Different worlds have always collided, vividly, in the sound of GoGo Penguin. The Manchester-based trio conjure richly atmospheric music that draws from their shared love of electronica, their grounding in classical conservatoires and jazz ensembles alongside indie bands, and a merging of acoustic and electronic techniques. Over the past few years, it has earned them rapturous responses all over the world—The New York Times highlighted them as one of the 12 best bands at SXSW 2017—and proved that they’re just as at home playing to muddy festival goers as jazz fans. Their latest album, A Humdrum Star, builds on the heady momentum of its acclaimed predecessors—the 2014 Mercury Prize-nominated V2.0 and their 2016 Blue Note debut Man Made Object—and transports it to new realms.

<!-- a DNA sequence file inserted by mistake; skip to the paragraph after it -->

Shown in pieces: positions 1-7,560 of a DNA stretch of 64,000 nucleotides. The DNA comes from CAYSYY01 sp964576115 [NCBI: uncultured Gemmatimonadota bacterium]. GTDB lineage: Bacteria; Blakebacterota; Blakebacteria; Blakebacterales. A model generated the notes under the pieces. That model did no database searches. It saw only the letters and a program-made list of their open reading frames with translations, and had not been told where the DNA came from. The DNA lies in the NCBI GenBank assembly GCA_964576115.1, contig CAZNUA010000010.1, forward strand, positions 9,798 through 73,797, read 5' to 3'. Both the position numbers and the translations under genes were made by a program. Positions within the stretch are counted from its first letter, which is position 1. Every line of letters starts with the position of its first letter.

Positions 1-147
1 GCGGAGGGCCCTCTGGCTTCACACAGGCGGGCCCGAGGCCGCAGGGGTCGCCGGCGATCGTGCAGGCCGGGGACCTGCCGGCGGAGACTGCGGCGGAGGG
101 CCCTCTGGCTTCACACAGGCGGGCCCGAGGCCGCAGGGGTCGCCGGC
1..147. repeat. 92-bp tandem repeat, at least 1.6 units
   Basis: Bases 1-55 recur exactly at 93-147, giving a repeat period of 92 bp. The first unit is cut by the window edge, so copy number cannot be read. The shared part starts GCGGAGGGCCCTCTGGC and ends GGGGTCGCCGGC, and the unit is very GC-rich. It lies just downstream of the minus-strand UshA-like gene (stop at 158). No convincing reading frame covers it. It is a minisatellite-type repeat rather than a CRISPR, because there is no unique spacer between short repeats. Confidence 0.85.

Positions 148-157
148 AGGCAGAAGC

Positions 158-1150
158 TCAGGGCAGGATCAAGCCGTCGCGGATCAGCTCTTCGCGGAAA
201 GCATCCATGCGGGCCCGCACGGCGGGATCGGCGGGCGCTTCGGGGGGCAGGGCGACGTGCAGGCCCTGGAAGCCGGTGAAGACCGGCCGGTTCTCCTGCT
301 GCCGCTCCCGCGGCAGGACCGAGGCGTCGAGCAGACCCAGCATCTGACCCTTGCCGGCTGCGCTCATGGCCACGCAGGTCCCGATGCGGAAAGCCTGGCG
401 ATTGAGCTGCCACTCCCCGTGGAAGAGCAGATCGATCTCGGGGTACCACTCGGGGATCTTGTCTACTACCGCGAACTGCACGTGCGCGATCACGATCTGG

“I think we felt even more liberated on this album—and I think there’s more of each of us on it,” says bassist Nick Blacka. “When we were making V2.0, we were just getting together as much as we could, hustling spaces to work. Man Made Object definitely had more of an immediate sense of pressure.
“Having been through those experiences, the most difficult thing about making this album was that we tour so much. But when we do find time to record, there’s never a shortage of inspiration. That’s what’s great about this band; someone brings an idea, then it snowballs into this other space nobody was expecting.”